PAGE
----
E.N. and H.M. are employees of and have equity ownership in TG Therapeutics. V.B. and P.J. certify that they have no affiliations with or involvement in any organization or entity with any financial or non-financial interest in the subject matter or materials discussed in this manuscript with the exception of a future ownership interest in the company “CasInvent Pharma a.s.” as shareholders.


aaAmino acid
AMLAcute myeloid leukemia
ATPAdenosine triphosphate
BCRB cell receptor
BMBone marrow
BTKBruton tyrosine kinase
CDKCyclin-dependent kinase
CK1Casein kinase 1
CLLChronic lymphocytic leukemia
CRCColorectal cancer
4E-BP1Eukaryotic translation initiation factor 4E-binding protein 1
FDAU.S. Food and Drug Administration
FLFollicular lymphoma
HSCHematopoietic stem cell
IgHImmunoglobulin heavy chain
LRPLow-density lipoprotein receptor-related protein
LSCLeukemic stem cell
MCLMantle cell lymphoma
MDSMyelodysplastic syndrome
MMMultiple myeloma
mRNAMessenger RNA
MZLMarginal zone lymphoma
NHLNon-Hodgkin lymphoma
PBPeripheral blood
PCPPlanar cell polarity
PI3KPhosphoinositide 3-kinase
ROR1Receptor tyrosine kinase-like orphan receptor-1
shRNAShort hairpin RNA
TregRegulatory T-cell


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Figure 1. (A) Visualization of human CK1ε crystal structure in complex with PF-4800567 bound in the adenosine triphosphate (ATP)-binding pocket. The structure screenshot is based on the PDB 4HNI [10] entry from the RCSB PDB ( [11]. (B) Conserved regions visualization. Multiple alignment was produced by ClustalOmega, the conserved regions present in the kinase domain were visualized by Jalview 2.11.0. * Canonical variant; aa—amino acid.
Figure 1. (A) Visualization of human CK1ε crystal structure in complex with PF-4800567 bound in the adenosine triphosphate (ATP)-binding pocket. The structure screenshot is based on the PDB 4HNI [10] entry from the RCSB PDB ( [11]. (B) Conserved regions visualization. Multiple alignment was produced by ClustalOmega, the conserved regions present in the kinase domain were visualized by Jalview 2.11.0. * Canonical variant; aa—amino acid.
Ijms 21 09026 g001
Figure 2. Role of CK1δ/ε in the Wnt signaling pathways. In the canonical pathway, it maintains the signalosome active and blocks the degradation of β-catenin. In the non-canonical pathway, CK1δ/ε kinase activity leads to the activation of the Wnt/Ca2+ and Wnt/PCP pathways. Many oncogenic mutations in the canonical pathway are found in solid tumors (green dots) [23,24,25,26,27], whereas many over-expressions of oncogenes are present in hematologic cancers (red dots) [28,29,30,31,32]. CRC—colorectal cancer.
Figure 2. Role of CK1δ/ε in the Wnt signaling pathways. In the canonical pathway, it maintains the signalosome active and blocks the degradation of β-catenin. In the non-canonical pathway, CK1δ/ε kinase activity leads to the activation of the Wnt/Ca2+ and Wnt/PCP pathways. Many oncogenic mutations in the canonical pathway are found in solid tumors (green dots) [23,24,25,26,27], whereas many over-expressions of oncogenes are present in hematologic cancers (red dots) [28,29,30,31,32]. CRC—colorectal cancer.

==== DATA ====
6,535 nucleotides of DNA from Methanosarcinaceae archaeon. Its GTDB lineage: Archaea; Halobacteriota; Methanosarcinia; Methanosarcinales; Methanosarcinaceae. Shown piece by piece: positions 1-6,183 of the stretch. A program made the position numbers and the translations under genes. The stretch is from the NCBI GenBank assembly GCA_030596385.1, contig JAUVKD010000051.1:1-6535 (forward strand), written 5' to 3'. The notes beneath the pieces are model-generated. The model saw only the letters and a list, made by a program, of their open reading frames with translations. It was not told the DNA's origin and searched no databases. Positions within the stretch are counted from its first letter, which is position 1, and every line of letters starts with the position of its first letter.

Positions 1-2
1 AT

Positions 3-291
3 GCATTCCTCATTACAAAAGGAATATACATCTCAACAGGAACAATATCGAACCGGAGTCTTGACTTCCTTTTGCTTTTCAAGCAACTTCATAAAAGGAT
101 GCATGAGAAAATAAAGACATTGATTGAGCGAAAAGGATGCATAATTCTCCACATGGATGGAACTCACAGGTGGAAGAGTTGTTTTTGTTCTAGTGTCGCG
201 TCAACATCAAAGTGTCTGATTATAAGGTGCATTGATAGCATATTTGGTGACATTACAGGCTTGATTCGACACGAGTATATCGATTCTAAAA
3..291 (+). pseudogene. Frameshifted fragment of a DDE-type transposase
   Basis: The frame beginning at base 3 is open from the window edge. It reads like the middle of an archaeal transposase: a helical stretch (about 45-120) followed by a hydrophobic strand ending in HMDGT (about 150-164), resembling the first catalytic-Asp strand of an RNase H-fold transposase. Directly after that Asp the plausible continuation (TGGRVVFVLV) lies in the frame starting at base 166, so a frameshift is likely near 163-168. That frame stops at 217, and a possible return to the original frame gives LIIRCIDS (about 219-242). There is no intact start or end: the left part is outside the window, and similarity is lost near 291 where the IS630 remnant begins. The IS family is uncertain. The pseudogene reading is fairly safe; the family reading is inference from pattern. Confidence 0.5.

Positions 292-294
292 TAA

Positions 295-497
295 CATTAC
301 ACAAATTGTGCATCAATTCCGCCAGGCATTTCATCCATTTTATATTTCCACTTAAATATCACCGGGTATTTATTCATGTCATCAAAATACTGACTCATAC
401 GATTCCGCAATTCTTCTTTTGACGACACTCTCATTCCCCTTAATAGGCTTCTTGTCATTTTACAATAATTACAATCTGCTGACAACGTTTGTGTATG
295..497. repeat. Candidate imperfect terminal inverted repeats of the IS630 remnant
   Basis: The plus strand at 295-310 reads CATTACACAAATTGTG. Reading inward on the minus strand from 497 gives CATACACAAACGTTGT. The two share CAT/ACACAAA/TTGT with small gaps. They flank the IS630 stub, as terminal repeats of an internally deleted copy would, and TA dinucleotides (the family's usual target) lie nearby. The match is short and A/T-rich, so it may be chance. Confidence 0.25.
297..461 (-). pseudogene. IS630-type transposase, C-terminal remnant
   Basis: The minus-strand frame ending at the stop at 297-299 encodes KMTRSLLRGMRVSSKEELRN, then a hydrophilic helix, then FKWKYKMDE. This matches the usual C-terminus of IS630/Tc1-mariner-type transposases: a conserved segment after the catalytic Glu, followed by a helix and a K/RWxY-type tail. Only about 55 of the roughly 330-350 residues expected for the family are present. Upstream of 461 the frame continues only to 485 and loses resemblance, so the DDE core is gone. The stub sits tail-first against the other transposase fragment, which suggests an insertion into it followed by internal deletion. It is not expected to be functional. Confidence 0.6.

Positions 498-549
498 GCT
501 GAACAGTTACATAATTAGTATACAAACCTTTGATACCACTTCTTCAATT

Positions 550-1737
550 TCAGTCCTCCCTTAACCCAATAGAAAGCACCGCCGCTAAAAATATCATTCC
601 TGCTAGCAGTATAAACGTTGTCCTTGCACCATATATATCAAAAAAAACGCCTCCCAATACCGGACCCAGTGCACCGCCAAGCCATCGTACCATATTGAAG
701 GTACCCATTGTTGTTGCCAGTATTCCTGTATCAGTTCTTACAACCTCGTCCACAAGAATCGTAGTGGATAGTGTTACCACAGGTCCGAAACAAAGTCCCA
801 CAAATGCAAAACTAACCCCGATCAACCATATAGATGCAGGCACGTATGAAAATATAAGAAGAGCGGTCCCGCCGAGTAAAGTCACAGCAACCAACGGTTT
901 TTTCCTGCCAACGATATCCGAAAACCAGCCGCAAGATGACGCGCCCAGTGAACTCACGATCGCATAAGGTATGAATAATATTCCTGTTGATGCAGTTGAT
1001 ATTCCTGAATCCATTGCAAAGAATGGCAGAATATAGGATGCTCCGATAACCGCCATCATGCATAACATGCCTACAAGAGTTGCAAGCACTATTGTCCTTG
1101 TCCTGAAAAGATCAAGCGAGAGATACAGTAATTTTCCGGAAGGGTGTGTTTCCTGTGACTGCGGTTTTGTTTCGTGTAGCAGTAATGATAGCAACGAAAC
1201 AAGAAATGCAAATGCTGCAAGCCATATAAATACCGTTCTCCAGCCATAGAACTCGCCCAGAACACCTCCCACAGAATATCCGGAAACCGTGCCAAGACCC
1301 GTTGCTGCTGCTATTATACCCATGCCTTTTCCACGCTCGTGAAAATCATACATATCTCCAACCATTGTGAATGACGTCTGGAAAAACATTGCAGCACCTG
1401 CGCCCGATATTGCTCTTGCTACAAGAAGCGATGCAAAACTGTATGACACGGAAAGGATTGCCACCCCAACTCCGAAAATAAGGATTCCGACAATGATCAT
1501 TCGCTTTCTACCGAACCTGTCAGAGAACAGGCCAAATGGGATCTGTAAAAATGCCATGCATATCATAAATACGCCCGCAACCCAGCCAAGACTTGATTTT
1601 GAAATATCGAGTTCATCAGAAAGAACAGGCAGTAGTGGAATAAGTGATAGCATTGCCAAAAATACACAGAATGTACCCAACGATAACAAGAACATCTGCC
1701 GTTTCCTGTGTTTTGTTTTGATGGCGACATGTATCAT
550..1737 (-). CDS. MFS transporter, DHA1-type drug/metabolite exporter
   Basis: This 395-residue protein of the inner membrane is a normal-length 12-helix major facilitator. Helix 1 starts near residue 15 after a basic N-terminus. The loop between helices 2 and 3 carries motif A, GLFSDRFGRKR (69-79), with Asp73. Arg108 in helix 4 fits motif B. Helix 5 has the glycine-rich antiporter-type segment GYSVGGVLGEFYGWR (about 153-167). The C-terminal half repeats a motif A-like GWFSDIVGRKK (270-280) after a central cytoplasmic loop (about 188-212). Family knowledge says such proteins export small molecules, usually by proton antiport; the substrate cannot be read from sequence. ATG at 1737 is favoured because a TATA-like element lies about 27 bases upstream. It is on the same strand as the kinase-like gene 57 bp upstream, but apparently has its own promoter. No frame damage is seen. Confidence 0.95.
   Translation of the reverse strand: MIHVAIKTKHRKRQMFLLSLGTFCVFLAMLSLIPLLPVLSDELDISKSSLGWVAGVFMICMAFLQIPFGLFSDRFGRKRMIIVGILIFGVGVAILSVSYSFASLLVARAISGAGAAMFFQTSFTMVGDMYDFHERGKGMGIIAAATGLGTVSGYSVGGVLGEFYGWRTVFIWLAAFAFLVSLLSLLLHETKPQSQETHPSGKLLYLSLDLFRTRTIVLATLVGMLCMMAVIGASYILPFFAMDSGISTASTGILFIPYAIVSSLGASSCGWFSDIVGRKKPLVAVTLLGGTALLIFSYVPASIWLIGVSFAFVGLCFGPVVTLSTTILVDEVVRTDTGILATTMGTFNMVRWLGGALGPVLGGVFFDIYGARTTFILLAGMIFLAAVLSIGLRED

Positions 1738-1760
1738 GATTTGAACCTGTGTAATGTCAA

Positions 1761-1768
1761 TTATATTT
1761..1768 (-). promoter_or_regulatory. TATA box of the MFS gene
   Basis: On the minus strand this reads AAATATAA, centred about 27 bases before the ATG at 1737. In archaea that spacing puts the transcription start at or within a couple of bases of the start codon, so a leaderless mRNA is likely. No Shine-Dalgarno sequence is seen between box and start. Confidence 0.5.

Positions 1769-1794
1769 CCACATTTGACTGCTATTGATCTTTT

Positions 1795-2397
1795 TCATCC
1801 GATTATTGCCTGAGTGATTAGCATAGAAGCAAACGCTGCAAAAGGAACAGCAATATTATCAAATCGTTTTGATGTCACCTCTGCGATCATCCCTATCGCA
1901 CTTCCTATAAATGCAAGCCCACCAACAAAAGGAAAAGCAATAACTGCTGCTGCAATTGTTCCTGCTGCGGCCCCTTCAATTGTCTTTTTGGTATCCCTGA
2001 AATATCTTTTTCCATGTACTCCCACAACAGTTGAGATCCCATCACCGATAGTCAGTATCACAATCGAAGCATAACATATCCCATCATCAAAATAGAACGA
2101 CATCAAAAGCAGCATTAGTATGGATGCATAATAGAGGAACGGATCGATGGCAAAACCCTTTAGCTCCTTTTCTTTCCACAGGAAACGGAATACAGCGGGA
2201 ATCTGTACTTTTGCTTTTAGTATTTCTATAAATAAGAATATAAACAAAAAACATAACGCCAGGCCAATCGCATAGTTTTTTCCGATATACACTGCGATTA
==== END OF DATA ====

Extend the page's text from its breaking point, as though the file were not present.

Ijms 21 09026 g002
Table 1. Reported in vitro kinase assay IC50 values and the most common off-targets of the CK1 kinase inhibitors used in the studies discussed in this review.
Table 1. Reported in vitro kinase assay IC50 values and the most common off-targets of the CK1 kinase inhibitors used in the studies discussed in this review.
IC50 (nM)/
% Kinase Activity
CK1εCK1δCK1αCK1γ1/2/3Other TargetsSource PublicationStage
PF-670462 7.714-NoEGFR, p38α,[54,56]Preclinical
D447627030037% at
0.5 μM *
NoALK5 [48,53,56]Preclinical
BTX-A514.41.85.320/0.5/6CDK7/9 [8]Clinical, Phase I
Umbralisib40% at
1 μM *
105% at
1 μM *
111% at
1 μM *
96–104% at
1 μM *
PI3Kδ[57]Clinical, Phase III
The kinase domains of CK1ε and δ are 98% identical, therefore most CK1ε inhibitors also block CK1δ (and vice versa) with the exception of PF-4800567 (22-fold selectivity for CK1ε) and umbralisib (no detected CK1δ inhibition). Hyphen—data not provided in the original publication; No—no detected kinase inhibition in the assay; * IC50 not available, data represent % of the kinase activity at the indicated inhibitor concentration.
Table 2. Duvelisib and idelalisib are two PI3K inhibitors approved for therapy of B cell malignancies.
Table 2. Duvelisib and idelalisib are two PI3K inhibitors approved for therapy of B cell malignancies.
Umbralisib filling for FDA approval in FL and MZL lymphoma is ongoing. Umbralisib is the only PI3K inhibitor described so far to also inhibit CK1ε [93].
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Janovská, P.; Normant, E.; Miskin, H.; Bryja, V. Targeting Casein Kinase 1 (CK1) in Hematological Cancers. Int. J. Mol. Sci. 2020, 21, 9026.

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Janovská P, Normant E, Miskin H, Bryja V. Targeting Casein Kinase 1 (CK1) in Hematological Cancers. International Journal of Molecular Sciences. 2020; 21(23):9026.

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Janovská, Pavlína, Emmanuel Normant, Hari Miskin, and Vítězslav Bryja. 2020. "Targeting Casein Kinase 1 (CK1) in Hematological Cancers" International Journal of Molecular Sciences 21, no. 23: 9026.